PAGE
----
Social media users praised the racial outreach efforts of an Oklahoma man who donned a “Being black is legal” T-shirt to show his support for former NFL player Colin Kaepernick.
Stevie Joe Payne, a Navy veteran and author, said on Tuesday that he initially just wanted to find a jersey with the former 49ers quarterback’s number.
Dude! my black wife and I love you! that is quite a statement and it is more of a statement that an older white guy wear it! btw, i'm a 54 year old white guy. You rock, my brother. Thanks for being brave!
— NOT_EXONERATED (@beljar4) January 1, 2020
“I had no success in Bartlesville, Owasso, or Tulsa so I searched online,” Payne tweeted to his nearly 8,000 followers. “I decided on a shirt with ‘Being black is legal.’ I was uncomfortable wearing it here but I did.”
In a followup tweet, Payne revealed he’d grown confident enough to wear shirts emblazoned with pro-social justice messages, including “White Silence Equals White Consent” and “Black Lives Matter.”
“Woke” Twitter users cheered Payne’s gesture of solidarity and ally-ship with black people.
“More white people need to do this,” tweeted one self-described “outspoken feminist.”
Proves 1 man and 1 shirt can make a difference.❤
— Sharon (@Ernpea) January 1, 2020
“You’re a dream. Carry on & good 2020,” said one user, whose Twitter profile identified her as a Democrat.
“Dude! my black wife and I love you! that is quite a statement and it is more of a statement that an older white guy wear it! btw, i’m a 54 year old white guy. You rock, my brother. Thanks for being brave!” said another commenter.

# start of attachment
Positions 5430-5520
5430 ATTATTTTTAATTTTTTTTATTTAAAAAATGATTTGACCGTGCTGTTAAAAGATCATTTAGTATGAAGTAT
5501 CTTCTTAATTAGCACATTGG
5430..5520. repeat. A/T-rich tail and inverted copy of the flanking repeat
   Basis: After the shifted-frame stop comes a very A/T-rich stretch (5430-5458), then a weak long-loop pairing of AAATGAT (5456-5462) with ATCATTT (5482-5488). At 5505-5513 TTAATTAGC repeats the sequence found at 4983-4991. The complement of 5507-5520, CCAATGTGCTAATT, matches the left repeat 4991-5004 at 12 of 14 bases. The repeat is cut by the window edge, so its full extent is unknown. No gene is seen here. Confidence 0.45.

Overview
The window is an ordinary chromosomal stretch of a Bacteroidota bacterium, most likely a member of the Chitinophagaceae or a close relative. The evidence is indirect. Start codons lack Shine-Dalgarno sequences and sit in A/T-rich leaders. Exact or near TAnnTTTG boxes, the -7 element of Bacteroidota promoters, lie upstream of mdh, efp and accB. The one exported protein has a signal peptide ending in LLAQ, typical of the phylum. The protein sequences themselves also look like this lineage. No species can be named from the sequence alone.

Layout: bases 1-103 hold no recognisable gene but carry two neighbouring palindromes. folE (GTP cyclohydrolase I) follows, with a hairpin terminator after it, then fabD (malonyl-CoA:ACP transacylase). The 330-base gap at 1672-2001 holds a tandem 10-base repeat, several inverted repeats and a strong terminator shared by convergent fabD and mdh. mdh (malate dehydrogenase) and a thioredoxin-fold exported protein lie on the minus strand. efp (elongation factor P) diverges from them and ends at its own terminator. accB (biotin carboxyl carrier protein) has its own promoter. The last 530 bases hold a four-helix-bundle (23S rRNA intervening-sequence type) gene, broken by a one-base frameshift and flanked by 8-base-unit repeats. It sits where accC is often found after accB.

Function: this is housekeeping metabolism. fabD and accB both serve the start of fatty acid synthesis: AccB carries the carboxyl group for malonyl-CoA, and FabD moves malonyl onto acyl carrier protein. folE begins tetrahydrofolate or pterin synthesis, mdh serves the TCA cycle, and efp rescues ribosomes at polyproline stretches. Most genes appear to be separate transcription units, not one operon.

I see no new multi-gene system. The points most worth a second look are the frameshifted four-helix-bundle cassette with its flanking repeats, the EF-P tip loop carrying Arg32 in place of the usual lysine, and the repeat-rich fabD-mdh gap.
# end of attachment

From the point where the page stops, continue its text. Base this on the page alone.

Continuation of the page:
Colin Kaepernick, activist
Kaepernick first began kneeling in protest of police brutality against minorities during the national anthem at an NFL game in Aug. 2016.
Even as his fortunes as an athlete dwindled in late 2016, his star as a celebrity activist rose.
While he hasn’t played a game in the NFL for three years, Kaepernick’s name has constantly been in the headlines following a series of controversies regarding his comments about race, police and America.
A blockbuster ad campaign with retail giant Nike in 2018 reportedly netted Kaepernick millions of dollars.
— Colin Kaepernick (@Kaepernick7) September 3, 2018
Most recently, Kaepernick ignited a media controversy when he changed the location of a long-awaited NFL tryout at the last minute in November.
The NFL had arranged the tryout at the Atlanta Falcons training facility, but the quarterback’s representatives moved the workout to a high school stadium. Kaepernick said it was done so media could be present.
The quarterback showed up to the workout in a T-shirt emblazoned with “Kunta Kinte,” the name of a fictional American slave made famous by the 1977 “Roots” TV miniseries.